With the final blast of winter passed — keep your fingers crossed, please — it’s time to turn to thoughts of spring. Blooming flowers, chirping birds, flowering love, a coating of greenish-yellow pollen on every surface.
Except for that last one, spring is the time finally let down your hair and leave behind the short days and low chills of winter. And what better way to do that than with top-down driving that lets the wind blow through that hair. Or, in some cases, over that freshly shorn crown.
Whatever you follicular state, you can partake in the joys of convertibles. These days, the convertible also comes in a variety of shapes and prices, making it a little easier to find something that suits your own situation.
Saturn Sky Redline
Easily one of the hottest new coupes to hit the streets in ages, the 2007 Saturn Sky is a surprising head-turner in every way. When the two-seat roadster was dropped off in my driveway, my neighbor sauntered over and asked the company rep what kind of car it was. His answer was greeted with a bit of shock.
”A Saturn? Are you kidding me?”
That pretty much sums up the attitude of just about everyone I talked to who realized a Saturn badge was affixed to this sharp and aggressive looking coupe. It’s not that often that a car company really turns around its image and product line, but Saturn seems well on the way, between the Sky and other offerings such as the Aura sedan.
|2007 Saturn Sky Redline
$29,025 base MSRP
Mileage (city/highway): 21/30 mpg
The Sky Redline adds a few bonuses to the car’s already impressive stance, in particular turbocharging the four-cylinder engine for a significant power boost. Like the Pontiac Solstice, with which it shares the same base platform, the Sky is a front-engine, rear-wheel-drive roadster, which is reflected in the relatively mammoth front end and tiny rear deck. It feels totally American, and I mean that in the best possible way.
Like the Solstice, however, the manual convertible top, while fairly easy to put up and down, takes up the entirety of the already miniscule trunk space. You won’t be making any top-down romantic getaways for two, unless your domestic partner is willing to carry all the luggage in his or her lap. It can be a challenge getting into and out of the Sky — it sits very low to the ground — but once you’re settled, the interior is more comfortable than expected, and well designed to boot.
If the Sky Redline is a little over your budget, the non-turbo version starts at $25,325.
While the 2007 Volvo C70 may look a bit staid at first, when you press the button to drop the top you’ll suddenly find yourself the center of attention. With all the motorized whirring, synchronized separation and precision folding that ensues whenever the roof goes down, it looks like the C70 is turning into Optimus Prime.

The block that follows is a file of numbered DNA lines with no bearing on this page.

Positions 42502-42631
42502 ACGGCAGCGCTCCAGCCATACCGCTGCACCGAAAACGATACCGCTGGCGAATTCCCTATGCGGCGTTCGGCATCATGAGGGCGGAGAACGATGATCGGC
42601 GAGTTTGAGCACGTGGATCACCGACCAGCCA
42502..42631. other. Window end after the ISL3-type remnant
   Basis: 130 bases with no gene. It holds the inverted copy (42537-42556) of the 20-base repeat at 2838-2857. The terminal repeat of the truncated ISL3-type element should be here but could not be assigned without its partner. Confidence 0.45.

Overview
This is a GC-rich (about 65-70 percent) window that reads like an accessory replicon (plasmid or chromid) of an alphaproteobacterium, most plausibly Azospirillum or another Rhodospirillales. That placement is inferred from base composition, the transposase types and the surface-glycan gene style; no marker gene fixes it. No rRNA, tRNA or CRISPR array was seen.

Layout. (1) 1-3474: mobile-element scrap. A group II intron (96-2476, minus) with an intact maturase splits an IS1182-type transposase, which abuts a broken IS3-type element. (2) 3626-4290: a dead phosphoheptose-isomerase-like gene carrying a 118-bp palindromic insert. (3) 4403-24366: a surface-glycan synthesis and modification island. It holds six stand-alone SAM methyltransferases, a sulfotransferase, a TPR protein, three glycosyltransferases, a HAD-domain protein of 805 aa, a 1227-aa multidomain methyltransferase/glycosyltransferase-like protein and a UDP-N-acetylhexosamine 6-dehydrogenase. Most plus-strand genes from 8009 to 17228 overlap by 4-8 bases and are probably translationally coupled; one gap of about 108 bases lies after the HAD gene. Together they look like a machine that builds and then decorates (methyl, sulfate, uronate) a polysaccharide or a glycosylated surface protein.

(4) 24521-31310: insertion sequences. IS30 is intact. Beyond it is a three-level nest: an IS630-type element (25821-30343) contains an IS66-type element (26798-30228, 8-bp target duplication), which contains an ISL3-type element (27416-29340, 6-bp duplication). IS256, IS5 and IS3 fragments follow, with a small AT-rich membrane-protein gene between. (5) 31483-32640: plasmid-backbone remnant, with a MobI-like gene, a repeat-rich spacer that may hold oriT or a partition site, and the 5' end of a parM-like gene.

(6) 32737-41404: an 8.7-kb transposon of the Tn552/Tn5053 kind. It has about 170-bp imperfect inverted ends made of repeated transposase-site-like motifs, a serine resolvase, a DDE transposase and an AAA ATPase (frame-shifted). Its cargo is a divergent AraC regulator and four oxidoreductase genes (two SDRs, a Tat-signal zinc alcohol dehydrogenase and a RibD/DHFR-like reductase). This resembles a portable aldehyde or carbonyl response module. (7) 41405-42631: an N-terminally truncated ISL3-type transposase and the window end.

A two-door coupe that seats four, the C70 is well-suited for those who like the idea of a convertible, but aren’t into small, showy roadsters. With the top up, you’d be hard pressed to know the open air was just a button-push away. Unlike the wind-noise you get in even the quietest of ragtops, the C70 maintains a sedan-like atmosphere.
|2007 Volvo C70
$38,710 base MSRP
Mileage (city/highway): 20/29 mpg
With the top down, things liven up. Even better, with the four seats it’s easy to bring along a few friends to enjoy the ride. Volvo has also performed a nifty engineering feat, creating a spacious trunk for the C70 that maintains a reasonable amount of space even with the top down. Those romantic weekend getaways where you want to cruise with your honey under the open sky? Totally doable with the C70.
Volvo’s standard turbocharged five-cylinder engine also gives the car enough oomph to feel pleasurable to drive. The front-wheel drive and longer body don’t provide the same visceral driving thrill you’d get from a two-seat roadster.
Speaking of visceral thrills, there’s the 2007 Corvette Convertible. My affection for things Corvette perplexes many of my Audi TT-driving friends. If you’re a fan of European sports cars and sedans, there can be something unseemly and overly-aggressive about a Corvette, like it’s a car that wants to invade your country.
While I’m a fan of many European brands, I still enjoy whatever chance I get to drive the latest version of Chevrolet’s iconic sports car. I actually didn’t car much for the last iteration — the ’90s version in particular had a sheen of middle-age-crisis and Viagra-prescription desperation — the new, shorter and more agile model is a visual treat.
|2007 Chevrolet Corvette Convertible
$53,335 base MSRP
Mileage (city/highway): 16/26 mpg
And driving it? Well, as I’ve mentioned in my review of the hardtop model, it’s an amazing thing to take on the road. Full, throaty power roars when you floor the accelerator — and you don’t want to floor it for long, as you’ll quickly be in violation of all sorts of speed laws. But if you love that flattened-to-your-seat feeling of acceleration, you’ll get plenty of it.
That said, I’m not as thrilled with the convertible Corvette as I am with the standard hardtop model. After all, the standard ‘Vette comes with a removable top panel, so the open air is never far away — although it’s more difficult to deal with than the convertible’s fairly convenient ragtop. But for some people, when you’re buying a two-seat sports car, a convertible is the only way to go. In that case, the Corvette easily fits the bill.
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